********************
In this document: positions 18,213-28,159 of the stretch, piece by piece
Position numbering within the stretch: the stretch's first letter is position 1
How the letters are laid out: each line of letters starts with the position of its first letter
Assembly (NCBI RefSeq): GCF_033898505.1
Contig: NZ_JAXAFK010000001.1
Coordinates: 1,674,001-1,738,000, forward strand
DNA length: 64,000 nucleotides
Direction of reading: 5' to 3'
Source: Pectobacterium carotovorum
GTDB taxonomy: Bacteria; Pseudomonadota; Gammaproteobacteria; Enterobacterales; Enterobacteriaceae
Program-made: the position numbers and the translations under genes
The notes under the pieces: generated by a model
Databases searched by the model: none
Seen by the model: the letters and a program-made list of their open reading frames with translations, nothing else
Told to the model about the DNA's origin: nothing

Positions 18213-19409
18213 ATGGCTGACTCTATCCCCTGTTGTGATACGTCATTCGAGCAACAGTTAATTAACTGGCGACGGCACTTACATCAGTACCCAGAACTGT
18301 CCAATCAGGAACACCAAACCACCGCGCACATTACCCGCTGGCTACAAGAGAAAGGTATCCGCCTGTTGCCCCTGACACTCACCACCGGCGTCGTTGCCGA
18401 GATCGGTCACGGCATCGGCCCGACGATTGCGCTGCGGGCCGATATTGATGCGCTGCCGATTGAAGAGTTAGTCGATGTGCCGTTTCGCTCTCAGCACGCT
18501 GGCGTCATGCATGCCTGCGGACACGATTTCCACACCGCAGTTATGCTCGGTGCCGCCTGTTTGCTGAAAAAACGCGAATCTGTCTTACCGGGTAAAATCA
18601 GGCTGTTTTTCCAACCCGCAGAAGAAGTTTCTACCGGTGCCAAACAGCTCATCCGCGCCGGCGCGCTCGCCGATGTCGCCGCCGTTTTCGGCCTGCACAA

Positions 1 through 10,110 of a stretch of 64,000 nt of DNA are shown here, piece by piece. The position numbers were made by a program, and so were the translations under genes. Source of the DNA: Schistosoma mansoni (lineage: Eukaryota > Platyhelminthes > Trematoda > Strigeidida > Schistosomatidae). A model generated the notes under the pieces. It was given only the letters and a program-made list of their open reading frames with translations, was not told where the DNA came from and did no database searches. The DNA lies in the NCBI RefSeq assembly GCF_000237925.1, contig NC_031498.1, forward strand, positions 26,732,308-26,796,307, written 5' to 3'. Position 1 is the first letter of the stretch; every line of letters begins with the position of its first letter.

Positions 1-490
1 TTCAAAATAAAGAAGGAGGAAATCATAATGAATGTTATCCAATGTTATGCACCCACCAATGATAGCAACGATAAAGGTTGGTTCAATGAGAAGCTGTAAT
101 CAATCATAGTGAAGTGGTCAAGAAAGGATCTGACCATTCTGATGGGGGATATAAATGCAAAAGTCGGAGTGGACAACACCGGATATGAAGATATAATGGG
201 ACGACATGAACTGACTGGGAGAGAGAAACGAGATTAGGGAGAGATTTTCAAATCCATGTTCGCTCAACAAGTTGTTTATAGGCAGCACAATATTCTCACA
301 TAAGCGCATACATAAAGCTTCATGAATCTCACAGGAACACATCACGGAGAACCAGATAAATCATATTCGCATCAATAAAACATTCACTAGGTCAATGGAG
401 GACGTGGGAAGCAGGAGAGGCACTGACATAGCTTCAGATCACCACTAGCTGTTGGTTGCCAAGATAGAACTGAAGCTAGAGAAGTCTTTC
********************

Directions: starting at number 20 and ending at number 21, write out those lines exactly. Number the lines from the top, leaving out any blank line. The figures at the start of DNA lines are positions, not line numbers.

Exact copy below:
18501 GGCGTCATGCATGCCTGCGGACACGATTTCCACACCGCAGTTATGCTCGGTGCCGCCTGTTTGCTGAAAAAACGCGAATCTGTCTTACCGGGTAAAATCA
18601 GGCTGTTTTTCCAACCCGCAGAAGAAGTTTCTACCGGTGCCAAACAGCTCATCCGCGCCGGCGCGCTCGCCGATGTCGCCGCCGTTTTCGGCCTGCACAA